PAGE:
Richard Thomas, Judy Gilbert, Kim Alexis, Lynn Bozof, Carmen D’Allesio, Rita Cosby, Joe Sirola, Cindy Marinangel, Gary Swanson and Aunaek Kebreau were among the longtime friends at the pre-gala cocktail party for the National Menningitis Association (NMA), which will honor NHL Hall of Famer and New York Rangers legend, Rod Gilbert, and Francesca Testa with the Nancy Springer Award. Lenore Cooney, Sara Herbert-Galloway, Ambassador and Mrs. John L. Loeb, Jr., Errol Rappaport, Gary Springer and his son Nick Springer will co-chair the Monday, May 8 “Give Kids A Shot!” Gala at Espace in Manhattan.
NMA was co-founded in 2002 by several mothers, including NMA President Lynn Bozof and Springer’s late wife Nancy, after their son Nick contracted meningitis in summer camp. He survived the illness. Bozof’s son did not. They are among those whose children were felled or permanently disabled by meningococcal disease, who have dedicated themselves, through this non-profit, to spread the word about the vaccines that can prevent it.
The organization is young enough for its close-knit members – who share stories of hardship, loss and survival. The lively pre-gala soiree at Lovage spilled out onto its rooftop terrace as the sun set on the Hudson.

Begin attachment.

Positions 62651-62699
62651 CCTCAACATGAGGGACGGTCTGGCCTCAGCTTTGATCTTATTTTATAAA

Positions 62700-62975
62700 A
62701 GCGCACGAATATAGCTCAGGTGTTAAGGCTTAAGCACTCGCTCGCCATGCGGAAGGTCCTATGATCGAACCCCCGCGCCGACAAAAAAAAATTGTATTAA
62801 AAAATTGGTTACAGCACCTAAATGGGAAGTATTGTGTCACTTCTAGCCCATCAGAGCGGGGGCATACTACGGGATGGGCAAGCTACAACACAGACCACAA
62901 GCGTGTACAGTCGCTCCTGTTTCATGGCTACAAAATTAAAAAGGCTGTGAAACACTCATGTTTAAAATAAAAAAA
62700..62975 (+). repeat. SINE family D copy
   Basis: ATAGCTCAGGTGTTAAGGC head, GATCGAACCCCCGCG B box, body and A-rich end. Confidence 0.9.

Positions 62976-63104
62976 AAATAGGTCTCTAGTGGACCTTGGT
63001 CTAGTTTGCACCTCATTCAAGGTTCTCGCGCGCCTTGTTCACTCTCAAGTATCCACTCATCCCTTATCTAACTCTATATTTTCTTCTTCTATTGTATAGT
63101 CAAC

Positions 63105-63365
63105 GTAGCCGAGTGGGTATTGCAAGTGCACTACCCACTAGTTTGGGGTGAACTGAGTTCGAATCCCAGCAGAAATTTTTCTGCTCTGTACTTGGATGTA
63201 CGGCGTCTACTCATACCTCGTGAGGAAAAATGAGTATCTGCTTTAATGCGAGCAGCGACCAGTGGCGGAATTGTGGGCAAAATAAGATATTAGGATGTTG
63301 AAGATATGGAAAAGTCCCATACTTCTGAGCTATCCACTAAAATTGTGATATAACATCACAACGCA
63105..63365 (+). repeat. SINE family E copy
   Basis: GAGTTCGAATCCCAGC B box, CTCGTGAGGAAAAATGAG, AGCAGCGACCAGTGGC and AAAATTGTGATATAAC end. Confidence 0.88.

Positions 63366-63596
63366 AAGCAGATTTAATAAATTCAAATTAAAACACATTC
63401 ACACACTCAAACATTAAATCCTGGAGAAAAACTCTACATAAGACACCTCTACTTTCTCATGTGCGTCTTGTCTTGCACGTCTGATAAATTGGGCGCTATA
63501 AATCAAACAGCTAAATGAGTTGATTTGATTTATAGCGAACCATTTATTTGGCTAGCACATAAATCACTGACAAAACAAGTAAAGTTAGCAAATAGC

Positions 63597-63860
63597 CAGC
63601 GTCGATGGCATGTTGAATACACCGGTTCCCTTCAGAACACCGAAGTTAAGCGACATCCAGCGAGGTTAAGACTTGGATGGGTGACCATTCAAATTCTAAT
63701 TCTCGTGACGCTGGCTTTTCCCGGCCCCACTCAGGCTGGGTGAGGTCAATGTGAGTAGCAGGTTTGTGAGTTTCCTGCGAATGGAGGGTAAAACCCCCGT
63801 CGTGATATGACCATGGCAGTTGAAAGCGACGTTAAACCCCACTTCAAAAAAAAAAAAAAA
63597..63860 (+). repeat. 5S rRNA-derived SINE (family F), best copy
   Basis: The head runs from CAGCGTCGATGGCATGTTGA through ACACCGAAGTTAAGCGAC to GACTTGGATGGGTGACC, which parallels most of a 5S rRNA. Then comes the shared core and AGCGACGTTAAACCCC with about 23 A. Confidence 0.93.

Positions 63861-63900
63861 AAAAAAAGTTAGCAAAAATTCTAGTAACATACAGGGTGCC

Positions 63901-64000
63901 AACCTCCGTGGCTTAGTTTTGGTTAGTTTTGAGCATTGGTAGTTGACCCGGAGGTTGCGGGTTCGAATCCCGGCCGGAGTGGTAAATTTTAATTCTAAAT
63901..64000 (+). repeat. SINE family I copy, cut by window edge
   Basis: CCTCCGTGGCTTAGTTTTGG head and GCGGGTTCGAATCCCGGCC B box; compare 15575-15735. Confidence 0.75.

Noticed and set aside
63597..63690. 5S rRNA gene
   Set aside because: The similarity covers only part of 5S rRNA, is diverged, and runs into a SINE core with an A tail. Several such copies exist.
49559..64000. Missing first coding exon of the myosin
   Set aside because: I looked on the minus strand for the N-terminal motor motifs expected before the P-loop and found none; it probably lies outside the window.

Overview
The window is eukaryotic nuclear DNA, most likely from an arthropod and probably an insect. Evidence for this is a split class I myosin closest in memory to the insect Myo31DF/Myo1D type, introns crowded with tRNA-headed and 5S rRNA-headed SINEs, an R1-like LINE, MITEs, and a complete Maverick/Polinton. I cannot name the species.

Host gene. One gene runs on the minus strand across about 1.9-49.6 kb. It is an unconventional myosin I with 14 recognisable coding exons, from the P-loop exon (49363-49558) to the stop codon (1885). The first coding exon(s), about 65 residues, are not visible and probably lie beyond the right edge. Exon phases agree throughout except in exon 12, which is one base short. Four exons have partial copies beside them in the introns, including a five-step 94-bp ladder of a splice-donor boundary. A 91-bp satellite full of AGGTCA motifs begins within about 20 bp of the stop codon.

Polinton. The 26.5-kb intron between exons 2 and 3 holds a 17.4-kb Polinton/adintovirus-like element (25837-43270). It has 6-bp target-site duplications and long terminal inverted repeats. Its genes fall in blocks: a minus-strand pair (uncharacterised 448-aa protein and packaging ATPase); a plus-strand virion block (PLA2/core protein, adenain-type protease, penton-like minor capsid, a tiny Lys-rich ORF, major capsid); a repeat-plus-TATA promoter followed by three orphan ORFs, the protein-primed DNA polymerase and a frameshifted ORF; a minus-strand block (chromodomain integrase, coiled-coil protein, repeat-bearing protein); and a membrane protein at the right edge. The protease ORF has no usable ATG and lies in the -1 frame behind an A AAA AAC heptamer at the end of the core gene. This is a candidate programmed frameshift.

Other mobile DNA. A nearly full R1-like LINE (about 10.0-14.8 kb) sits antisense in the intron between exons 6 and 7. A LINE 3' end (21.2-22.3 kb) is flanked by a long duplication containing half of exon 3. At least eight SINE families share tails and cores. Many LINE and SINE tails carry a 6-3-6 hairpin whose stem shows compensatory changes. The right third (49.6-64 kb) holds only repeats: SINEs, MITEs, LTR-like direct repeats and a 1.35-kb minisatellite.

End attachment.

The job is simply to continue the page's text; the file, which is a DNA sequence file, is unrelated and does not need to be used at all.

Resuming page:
Richard Thomas – who despite a long career on Broadway and screen, is still remembered as John Boy on The Waltons – has been a family friend of the Springers for more than 30 years. “Gary Springer’s dad John Springer, the legendary publicist was my personal publicist for a long time,” Thomas told us. “Gary and I worked together years ago when Gary was an actor, so we were pals. When tragedy struck the Springer family, my wife and I didn’t know anything about this disease. We learned about it the hard way, although not as hard as the Springers did. When Nancy set this organization up, we were on board immediately. We have kids and it’s very important to educate others.”
Sara Herbert Galloway met Gary Springer when his company helmed the PR effort for the Hamptons International Film Festival more than ten years ago.
“The night I met him, Gary told me how his son, Nick, contracted menningitis in summer camp in 1999 and lost his hands and legs,” she said. “As a mother, I immediately thought of my own children, and wanted protect them. But, to this day, there are only theories – no hard facts – as to how Nick contracted it. Gary thought it came from sharing a water bottle on a hike. As I became closer to Nick, Gary, his wife Nancy and daughter Olivia, I wanted to help.”
Gary and Errol Rappaport invited Sara to bring friends to their first event, at the Players Club and she has been a supporter since. “In many ways, our upcoming gala is a way that brings everyone together, many that have lost a child or loved one,” Sara told us. “So, their passion to prevent this from happening to others is relentless.”
For more information about National Menningitis Association’s “Give Kids A Shot!” Gala, visit www.nmaus.org.